For the longest of times, the catchphrase ‘Africa Arising’ has been a term to insinuate that the African continent would be the next big thing and has been used in many fancy conferences, seminars, great speeches and the like. Personally, I have even written a piece on it and I think there is no better time for Africa to truly rise than now. More so, as the biggest economy and most populous nation on the continent, Nigeria should be at the forefront of this.
Quite frankly, it is more than apparent that the world is not at a good place currently as the world powers, gallant troops and “saner climes” are suddenly all clueless. From the busy streets of New York to the ever-bubbling city of Lagos, the holy Vatican and the sacred Madina city, the world is on a lockdown.
A couple of years back, even in our wildest imaginations we wouldn’t have had the slightest clue that if something was going to hold the world down this much it certainly would not be a “common virus” as we might have called it at the time but here we are, all held up by the Coronavirus Disease 2019, well known in the streets as COVID-19. A virus which typically affects the respiratory system causing symptoms such as coughing and shortness of breath. Some people, including older adults, are at risk of severe illness from this virus.
There has been a previous outbreak of diseases that coronaviruses have caused in humans and have been severe. One example is the severe acute respiratory syndrome (SARS), which caused a pandemic in 2002 and there were around 8,439 cases and 812 deaths as a result of the virus.
The outbreak of the disease known as COVID-19 is the result of the novel coronavirus now renamed SARS-CoV-2, was first recorded in the 11 million-populated city of Wuhan in China which recorded its first death from the virus on the 11th Jan 2020. As of April 15th 2020, the world has recorded over 2 million cases and 130,000 deaths so far from 210 countries.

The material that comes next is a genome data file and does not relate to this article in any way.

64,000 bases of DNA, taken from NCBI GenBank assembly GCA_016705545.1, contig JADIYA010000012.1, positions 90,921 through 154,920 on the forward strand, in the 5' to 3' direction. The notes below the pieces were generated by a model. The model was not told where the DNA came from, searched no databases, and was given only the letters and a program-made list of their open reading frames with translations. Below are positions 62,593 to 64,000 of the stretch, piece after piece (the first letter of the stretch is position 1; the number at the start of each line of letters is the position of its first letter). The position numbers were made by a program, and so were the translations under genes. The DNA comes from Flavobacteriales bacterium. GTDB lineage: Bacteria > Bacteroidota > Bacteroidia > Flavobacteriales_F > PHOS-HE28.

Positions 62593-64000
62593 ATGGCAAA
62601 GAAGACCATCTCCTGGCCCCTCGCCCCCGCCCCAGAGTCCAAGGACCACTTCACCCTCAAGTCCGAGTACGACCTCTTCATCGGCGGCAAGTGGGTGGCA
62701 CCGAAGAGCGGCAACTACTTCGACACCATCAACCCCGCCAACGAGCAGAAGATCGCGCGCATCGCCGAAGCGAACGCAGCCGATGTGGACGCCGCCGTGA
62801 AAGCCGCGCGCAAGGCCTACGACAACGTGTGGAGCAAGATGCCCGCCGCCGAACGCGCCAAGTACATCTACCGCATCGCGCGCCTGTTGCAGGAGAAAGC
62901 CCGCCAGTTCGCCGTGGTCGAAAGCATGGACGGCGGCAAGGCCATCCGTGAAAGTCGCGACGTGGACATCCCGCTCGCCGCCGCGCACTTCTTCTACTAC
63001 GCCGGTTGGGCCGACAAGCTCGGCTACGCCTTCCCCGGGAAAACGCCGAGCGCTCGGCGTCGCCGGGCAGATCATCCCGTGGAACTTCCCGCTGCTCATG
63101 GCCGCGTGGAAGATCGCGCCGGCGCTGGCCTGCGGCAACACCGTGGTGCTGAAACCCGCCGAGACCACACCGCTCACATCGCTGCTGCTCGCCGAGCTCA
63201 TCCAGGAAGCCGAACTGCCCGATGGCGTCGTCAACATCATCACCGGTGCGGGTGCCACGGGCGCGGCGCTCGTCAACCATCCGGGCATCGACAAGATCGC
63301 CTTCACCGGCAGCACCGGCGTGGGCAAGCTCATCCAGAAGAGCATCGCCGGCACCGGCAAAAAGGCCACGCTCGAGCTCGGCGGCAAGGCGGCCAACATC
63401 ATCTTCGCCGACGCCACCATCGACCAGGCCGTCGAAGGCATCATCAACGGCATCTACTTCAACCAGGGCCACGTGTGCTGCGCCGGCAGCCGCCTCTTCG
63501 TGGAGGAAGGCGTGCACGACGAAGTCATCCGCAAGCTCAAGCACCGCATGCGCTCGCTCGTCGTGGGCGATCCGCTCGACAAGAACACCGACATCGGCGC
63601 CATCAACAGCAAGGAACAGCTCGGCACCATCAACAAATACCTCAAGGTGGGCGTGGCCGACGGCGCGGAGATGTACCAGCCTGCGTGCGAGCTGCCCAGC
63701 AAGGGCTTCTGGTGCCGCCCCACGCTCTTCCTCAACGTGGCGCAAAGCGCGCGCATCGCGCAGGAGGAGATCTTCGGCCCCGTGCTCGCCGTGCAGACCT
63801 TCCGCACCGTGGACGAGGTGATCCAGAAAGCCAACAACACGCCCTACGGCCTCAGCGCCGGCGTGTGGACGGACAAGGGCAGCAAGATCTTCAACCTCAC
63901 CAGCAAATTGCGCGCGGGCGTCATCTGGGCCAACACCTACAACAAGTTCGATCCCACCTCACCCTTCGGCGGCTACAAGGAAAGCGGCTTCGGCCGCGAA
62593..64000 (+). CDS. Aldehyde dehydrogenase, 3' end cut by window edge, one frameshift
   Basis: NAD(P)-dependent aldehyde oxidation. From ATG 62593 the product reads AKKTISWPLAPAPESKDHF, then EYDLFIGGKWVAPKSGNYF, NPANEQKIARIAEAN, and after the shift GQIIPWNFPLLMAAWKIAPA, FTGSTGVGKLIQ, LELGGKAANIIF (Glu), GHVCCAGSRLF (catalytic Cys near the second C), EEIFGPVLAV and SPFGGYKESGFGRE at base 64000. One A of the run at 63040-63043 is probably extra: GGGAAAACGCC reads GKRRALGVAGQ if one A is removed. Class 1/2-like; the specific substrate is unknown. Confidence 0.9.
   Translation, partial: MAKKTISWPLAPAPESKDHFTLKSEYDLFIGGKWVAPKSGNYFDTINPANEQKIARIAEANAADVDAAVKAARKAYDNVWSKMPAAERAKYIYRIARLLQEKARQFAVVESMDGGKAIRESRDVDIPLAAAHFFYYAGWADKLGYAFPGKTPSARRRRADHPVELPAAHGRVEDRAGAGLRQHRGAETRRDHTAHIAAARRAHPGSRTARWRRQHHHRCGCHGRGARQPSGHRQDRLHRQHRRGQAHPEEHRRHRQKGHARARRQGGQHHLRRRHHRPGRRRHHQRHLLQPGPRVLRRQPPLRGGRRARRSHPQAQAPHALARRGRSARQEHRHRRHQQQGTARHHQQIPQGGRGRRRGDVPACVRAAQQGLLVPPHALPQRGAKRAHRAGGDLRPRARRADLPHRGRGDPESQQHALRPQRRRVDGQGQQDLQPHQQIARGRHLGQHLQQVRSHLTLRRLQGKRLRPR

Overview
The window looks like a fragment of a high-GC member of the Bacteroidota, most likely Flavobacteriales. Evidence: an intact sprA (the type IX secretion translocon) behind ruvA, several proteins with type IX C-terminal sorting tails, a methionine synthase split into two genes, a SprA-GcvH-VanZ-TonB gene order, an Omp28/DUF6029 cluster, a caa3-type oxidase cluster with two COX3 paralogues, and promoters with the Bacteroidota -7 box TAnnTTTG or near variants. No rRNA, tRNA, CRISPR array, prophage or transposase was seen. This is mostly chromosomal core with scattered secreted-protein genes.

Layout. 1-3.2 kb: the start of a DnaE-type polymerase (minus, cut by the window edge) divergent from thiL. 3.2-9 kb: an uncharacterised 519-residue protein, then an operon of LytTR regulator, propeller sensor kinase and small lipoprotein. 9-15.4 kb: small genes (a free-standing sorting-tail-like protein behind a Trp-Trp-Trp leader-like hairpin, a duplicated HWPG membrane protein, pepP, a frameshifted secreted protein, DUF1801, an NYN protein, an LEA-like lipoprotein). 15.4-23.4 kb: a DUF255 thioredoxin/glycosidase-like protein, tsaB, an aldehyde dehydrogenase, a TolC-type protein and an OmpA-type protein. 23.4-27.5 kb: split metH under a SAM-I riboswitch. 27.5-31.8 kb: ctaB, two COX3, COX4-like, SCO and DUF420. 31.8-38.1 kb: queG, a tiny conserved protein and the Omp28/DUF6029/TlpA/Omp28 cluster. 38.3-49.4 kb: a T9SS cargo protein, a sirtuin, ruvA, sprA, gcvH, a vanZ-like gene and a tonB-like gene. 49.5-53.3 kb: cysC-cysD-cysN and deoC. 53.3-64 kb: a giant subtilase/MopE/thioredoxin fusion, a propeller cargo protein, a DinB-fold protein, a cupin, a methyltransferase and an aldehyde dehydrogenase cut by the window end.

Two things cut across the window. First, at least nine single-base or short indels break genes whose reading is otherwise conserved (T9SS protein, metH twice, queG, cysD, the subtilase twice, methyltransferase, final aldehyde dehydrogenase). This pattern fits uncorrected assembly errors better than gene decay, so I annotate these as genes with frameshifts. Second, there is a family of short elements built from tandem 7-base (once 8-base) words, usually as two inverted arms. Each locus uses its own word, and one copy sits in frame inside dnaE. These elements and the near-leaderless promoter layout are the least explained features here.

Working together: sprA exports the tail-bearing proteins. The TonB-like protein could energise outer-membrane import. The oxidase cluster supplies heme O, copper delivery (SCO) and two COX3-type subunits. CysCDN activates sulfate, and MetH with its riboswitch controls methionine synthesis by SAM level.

The global economy is bleeding, businesses are coping with lost revenue and disrupted supply chains as industries are forced to close and quarantine measures spread across the globe, restricting movement and commerce. Unemployment, hunger and poverty are skyrocketing. Health workers are over stretched, governments are out of ideas and citizens are rightfully panicking.
On the bright side however, over 500,000 people have recovered from the virus. The epicentre of the virus, Wuhan, China recorded no new case of Covid-19 as of 19th March 2020 for the first time since its peak in February. Similarly, Italy’s corona virus cases are slowing down, the world is finding innovative ways to go about their businesses and recovery rates in Africa are looking good. This implies that there is HOPE!
Nevertheless, there is an imminent threat Africa and Nigeria especially need to pay attention to. The Director General of the World health Organization in a report published on March 19 2020, has said “Africa should prepare for the worst as the coronavirus begins to spread locally”. Melinda Gates a philanthropist who contributed majorly to fighting polio across Africa in an interview with CNN was quoted to say that “if the world does not act fast enough, then there will be dead bodies all over the streets of Africa” she further went on to say “Part of the reasons you are seeing the case numbers still do not look very bad, is because they don’t have access to many tests.” There have been other statements in this regard credited to credible world leaders and medical experts. While I do not entirely agree with some of these statements we cannot deny the fact that something is coming and we need to be prepared for it.